Families, Picnics and Jihad
Most weekends I’m out joining the MPACUK team from one branch or another in their jihad - hitting the streets with our campaign leaflets, sitting down to discuss updates and plans and afterwards hopefully having a chance to chill and catch up.
Last bank holiday weekend was different – I was down in Devon with all my family. My dad’s house is by the river in a little village in the countryside. There aren’t many Muslims in the area unsurprisingly (I’m the only hijabi in the village!). The nearest mosque is an hour’s drive away and halal meat is nowhere to be seen. But, unlike in London, I’ve never experienced any abuse or even any funny looks because of my hijab. It’s a really friendly place, and it’s very much home for me.
A lot of Muslims seem surprised to hear that not only have I had no problems venturing out of the inner-city in a hijab, but that my family has had no problem with me becoming Muslim. Unfortunately however, this year our annual Family Picnic - gathering the descendents of my great-great-grandparents (a lot of people!) - fell during Ramadan. But my aunt made sure that me and my husband went home with a little package of homemade quiche and cake for our iftar. And the real point of the picnic isn’t actually the food of course – it’s the amazing experience of coming together as a whole extended family.
Maybe it’s because I come from this big extended family that when I first started reading about Islam the concept of Ummah instantly made sense to me. The really beautiful thing about the Ummah is that it is a global extended family, not based on ties of common ancestry, but founded on shared values.
In the media and political arena our belief in valuing that connection as an Ummah is under constant attack. Is your loyalty to the Ummah or to Britain? Is it only the Muslim Ummah you care about? So you couldn’t give a damn about the rest of humanity?! Personally I find those questions ridiculous because they are based on a total misunderstanding of what being part of the Ummah means to me.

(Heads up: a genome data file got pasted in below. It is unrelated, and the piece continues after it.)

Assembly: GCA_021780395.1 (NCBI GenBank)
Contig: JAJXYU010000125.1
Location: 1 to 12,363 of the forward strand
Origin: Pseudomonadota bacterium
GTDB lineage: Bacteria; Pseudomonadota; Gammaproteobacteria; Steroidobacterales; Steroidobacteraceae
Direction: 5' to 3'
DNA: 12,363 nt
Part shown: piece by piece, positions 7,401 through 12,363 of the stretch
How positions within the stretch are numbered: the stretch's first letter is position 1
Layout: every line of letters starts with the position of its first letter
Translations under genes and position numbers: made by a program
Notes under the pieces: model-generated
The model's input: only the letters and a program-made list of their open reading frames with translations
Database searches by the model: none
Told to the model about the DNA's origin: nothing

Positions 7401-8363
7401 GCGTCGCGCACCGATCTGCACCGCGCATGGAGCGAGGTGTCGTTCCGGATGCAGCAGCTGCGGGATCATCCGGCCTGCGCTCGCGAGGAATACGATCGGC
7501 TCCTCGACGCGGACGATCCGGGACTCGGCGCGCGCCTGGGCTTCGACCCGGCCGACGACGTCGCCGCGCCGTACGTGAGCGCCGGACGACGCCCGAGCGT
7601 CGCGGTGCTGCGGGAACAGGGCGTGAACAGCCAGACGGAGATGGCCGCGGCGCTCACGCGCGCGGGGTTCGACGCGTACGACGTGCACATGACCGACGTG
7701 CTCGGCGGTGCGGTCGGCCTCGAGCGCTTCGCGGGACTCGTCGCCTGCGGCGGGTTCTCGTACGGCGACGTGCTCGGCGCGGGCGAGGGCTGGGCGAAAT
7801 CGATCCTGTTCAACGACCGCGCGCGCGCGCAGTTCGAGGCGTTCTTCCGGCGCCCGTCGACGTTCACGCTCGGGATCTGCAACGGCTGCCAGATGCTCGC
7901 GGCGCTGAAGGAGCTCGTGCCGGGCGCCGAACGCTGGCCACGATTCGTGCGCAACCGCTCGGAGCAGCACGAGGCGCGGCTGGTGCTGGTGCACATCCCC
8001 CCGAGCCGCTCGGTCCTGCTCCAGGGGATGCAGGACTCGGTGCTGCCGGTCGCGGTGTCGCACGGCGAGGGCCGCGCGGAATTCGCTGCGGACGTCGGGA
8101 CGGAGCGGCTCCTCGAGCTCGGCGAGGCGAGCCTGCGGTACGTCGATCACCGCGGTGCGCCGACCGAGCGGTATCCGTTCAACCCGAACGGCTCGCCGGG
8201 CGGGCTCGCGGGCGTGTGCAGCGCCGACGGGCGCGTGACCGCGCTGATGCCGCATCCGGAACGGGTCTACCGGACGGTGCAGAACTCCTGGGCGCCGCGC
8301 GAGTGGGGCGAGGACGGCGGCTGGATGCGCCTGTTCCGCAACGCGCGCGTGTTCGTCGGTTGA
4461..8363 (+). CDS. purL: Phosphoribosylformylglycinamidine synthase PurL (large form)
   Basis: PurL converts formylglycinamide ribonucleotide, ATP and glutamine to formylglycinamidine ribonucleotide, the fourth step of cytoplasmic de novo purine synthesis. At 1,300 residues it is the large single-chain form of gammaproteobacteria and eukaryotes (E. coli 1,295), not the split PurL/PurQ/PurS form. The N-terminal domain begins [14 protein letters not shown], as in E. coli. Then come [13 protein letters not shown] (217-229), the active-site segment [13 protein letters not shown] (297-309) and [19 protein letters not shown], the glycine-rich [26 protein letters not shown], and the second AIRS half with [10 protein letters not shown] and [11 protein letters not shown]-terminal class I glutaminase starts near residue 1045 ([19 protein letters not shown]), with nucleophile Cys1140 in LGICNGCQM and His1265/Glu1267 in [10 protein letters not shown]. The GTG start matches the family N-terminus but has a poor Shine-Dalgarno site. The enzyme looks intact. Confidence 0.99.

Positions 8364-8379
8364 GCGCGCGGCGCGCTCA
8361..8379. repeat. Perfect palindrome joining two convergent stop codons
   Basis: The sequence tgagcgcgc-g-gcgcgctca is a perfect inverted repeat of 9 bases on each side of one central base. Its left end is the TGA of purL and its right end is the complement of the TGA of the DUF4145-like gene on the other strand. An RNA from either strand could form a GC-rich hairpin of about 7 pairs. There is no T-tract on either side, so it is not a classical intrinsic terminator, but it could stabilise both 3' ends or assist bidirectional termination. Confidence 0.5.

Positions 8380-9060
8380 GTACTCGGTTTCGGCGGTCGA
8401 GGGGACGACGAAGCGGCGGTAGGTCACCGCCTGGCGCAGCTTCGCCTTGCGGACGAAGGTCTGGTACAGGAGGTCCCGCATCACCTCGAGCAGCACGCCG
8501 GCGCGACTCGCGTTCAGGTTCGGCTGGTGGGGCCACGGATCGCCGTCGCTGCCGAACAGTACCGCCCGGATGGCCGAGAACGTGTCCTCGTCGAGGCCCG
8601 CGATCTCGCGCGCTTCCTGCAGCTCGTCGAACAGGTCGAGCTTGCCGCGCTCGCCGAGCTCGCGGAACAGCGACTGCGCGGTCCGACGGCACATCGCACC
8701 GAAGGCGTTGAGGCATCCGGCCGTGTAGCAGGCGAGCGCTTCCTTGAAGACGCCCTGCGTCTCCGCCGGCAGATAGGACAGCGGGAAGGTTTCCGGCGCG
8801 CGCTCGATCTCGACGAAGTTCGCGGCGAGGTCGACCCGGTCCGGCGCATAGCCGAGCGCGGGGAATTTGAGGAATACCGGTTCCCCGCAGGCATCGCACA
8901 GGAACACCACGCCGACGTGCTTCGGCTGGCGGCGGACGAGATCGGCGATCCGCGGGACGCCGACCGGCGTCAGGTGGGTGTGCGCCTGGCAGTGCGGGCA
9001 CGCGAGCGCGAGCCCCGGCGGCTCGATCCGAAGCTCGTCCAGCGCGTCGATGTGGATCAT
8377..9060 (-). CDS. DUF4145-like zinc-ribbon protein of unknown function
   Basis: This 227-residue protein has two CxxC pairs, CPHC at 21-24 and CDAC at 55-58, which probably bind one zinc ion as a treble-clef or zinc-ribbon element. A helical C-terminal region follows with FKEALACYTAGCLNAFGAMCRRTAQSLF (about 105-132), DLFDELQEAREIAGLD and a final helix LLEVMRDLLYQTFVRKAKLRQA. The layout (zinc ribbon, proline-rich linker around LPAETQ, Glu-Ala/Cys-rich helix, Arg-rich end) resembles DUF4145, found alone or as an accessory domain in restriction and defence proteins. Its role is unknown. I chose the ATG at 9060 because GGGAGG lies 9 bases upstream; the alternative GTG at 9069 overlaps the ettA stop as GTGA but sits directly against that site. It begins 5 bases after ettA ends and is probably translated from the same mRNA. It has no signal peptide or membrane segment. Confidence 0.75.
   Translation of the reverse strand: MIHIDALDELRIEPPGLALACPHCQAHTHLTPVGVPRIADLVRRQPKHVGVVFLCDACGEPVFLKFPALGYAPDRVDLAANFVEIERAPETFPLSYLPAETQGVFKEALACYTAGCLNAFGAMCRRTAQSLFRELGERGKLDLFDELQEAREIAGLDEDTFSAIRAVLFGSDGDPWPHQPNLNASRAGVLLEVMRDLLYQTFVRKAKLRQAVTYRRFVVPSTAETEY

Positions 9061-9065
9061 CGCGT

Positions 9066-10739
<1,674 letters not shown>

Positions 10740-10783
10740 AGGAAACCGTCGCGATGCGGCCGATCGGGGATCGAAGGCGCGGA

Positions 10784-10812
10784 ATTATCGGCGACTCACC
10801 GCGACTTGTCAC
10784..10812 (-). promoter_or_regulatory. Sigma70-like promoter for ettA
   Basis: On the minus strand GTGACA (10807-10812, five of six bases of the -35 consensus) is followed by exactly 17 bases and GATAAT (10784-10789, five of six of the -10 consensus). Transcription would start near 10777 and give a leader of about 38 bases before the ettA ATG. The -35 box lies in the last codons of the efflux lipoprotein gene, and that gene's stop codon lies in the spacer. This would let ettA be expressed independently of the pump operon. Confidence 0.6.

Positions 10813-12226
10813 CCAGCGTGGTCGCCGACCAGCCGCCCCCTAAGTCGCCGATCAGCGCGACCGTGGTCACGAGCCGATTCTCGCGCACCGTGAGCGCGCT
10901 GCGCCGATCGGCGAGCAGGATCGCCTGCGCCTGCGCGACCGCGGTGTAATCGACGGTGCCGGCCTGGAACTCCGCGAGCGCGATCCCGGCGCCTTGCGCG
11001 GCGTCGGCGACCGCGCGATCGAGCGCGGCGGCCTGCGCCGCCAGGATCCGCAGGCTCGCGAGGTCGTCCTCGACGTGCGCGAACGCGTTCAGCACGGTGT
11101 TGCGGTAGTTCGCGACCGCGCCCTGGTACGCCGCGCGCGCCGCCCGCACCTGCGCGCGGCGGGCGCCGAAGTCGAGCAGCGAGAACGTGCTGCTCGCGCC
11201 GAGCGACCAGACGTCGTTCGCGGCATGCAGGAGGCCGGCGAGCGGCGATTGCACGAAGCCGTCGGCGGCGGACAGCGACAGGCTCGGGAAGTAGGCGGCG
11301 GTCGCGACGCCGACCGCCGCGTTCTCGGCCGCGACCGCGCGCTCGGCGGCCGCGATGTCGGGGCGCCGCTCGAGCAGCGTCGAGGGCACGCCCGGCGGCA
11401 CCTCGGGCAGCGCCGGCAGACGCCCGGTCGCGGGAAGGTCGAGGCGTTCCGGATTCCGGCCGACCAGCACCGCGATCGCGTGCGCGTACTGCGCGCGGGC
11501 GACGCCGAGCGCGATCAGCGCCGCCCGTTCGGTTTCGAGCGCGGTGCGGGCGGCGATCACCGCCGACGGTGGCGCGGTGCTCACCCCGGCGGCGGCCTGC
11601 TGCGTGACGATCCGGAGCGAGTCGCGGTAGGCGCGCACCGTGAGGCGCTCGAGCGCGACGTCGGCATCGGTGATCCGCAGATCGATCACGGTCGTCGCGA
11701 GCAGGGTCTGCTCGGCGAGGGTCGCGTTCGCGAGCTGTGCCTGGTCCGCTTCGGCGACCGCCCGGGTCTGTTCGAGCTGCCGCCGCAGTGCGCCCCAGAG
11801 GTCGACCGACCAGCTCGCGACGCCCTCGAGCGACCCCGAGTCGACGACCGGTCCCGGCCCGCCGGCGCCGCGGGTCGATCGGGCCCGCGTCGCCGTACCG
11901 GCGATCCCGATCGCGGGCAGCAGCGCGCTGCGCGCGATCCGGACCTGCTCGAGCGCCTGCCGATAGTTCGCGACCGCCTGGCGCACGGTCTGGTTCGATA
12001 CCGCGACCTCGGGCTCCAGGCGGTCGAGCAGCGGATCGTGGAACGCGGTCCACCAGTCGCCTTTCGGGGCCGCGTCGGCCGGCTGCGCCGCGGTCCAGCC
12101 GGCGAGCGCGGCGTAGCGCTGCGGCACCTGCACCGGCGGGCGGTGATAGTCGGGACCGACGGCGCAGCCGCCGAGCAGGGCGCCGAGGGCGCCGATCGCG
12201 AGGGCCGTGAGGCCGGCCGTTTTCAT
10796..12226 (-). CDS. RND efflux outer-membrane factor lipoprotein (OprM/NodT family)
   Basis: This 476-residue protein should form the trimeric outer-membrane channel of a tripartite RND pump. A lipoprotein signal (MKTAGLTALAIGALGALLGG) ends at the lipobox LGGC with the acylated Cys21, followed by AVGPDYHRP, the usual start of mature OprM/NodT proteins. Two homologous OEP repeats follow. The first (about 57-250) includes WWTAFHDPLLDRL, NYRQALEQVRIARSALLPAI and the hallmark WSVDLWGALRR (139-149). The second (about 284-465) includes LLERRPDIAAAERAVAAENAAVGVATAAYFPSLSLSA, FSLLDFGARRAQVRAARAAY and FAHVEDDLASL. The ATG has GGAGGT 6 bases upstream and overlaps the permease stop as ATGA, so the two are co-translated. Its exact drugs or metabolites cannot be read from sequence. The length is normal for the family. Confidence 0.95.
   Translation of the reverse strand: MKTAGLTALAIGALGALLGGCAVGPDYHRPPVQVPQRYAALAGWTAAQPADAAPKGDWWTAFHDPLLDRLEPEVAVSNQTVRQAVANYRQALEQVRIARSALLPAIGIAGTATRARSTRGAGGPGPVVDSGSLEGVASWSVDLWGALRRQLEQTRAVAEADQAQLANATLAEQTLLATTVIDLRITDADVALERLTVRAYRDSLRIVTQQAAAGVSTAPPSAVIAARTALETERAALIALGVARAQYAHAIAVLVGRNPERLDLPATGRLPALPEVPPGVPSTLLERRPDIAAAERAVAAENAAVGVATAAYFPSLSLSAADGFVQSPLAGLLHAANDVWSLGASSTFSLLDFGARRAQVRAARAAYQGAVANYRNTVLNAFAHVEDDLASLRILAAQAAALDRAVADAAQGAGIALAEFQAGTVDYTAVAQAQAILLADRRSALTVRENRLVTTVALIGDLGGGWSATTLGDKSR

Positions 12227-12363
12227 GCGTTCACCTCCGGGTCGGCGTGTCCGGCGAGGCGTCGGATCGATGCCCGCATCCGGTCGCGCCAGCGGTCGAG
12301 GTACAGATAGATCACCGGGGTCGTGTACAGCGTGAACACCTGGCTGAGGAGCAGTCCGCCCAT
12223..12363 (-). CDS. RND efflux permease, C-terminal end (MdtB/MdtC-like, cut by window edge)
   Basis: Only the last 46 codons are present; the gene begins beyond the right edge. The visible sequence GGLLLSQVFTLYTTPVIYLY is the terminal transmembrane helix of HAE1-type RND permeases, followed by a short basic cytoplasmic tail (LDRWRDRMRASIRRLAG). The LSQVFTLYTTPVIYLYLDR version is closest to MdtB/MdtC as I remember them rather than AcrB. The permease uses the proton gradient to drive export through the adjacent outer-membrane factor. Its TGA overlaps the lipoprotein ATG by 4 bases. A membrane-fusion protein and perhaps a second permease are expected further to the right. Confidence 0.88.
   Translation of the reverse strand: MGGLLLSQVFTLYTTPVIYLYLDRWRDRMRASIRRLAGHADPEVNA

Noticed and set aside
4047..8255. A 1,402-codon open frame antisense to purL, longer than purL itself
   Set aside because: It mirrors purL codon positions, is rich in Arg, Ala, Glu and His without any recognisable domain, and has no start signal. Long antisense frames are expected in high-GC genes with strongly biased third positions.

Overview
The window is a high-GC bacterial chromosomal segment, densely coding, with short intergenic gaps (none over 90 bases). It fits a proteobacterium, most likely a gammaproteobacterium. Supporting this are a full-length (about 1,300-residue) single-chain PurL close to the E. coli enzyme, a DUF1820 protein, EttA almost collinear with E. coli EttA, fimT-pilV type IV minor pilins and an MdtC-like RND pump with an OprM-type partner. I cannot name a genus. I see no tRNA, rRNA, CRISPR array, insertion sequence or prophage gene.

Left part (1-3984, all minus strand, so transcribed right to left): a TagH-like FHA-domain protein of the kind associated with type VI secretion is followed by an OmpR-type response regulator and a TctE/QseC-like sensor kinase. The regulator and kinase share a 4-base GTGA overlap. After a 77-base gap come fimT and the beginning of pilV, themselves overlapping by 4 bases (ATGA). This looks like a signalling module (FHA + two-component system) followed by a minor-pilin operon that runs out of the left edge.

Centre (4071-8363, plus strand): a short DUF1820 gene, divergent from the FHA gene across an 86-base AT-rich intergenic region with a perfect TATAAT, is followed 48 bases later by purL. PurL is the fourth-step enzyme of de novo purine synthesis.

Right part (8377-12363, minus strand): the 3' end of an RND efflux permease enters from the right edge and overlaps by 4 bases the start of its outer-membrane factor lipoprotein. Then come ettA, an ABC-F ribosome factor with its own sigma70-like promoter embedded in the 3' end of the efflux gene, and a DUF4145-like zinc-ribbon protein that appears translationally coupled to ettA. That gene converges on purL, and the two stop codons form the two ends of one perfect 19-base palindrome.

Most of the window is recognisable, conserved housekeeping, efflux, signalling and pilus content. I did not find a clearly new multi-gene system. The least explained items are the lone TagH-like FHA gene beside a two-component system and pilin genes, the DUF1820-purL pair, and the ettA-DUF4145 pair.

Our sense of belonging to the Ummah isn’t some sort of tribal loyalty. It is a loyalty based on the universal justice preached by the Prophet Muhammad (pbuh), whom God sent as a ‘mercy to all people’ (Qur’an, 21:107). It doesn’t mean that we automatically side with our Muslim brothers, whether or not they are on the side of justice. When the Prophet (pbuh) said, “help your brother, whether he is an oppressor or he is oppressed”, he explained that the way to help an oppressor was “by preventing him from oppressing others.” (Sahih Bukhari, Volume 3, Hadith 624).
Being part of the Ummah means we have a special duty to our Muslim brothers and sisters, and in turn the Muslim Ummah has a fundamental responsibility to strive for justice for the whole of humanity. Our Prophet (pbuh) taught us that we also have a special duty to our neighbours, whether they are Muslims or non-Muslims. We all have multiple circles of belonging and share many different connections – whether with our neighbours from the same area, our fellow Muslim brothers and sisters across the world, or (dare I mention it) even with the army of fellow Arsenal supporters up the road in Islington!
But our most basic connection is the sense of belonging we have with our own family. The best time of my whole bank holiday was when we took my baby nephew to the beach – glorious sunshine, golden sand and gentle waves to paddle in, watching my nephew splashing away and laughing with joy…
But that’s when the memory of those haunting images of a beach in Gaza intruded into my mind, with that little girl screaming, “Daddy, Daddy!” as she ran to the lifeless body of her father – with the family’s picnic things all strewn about next to the corpses of her brothers and sisters.
Back to London, back to the jihad.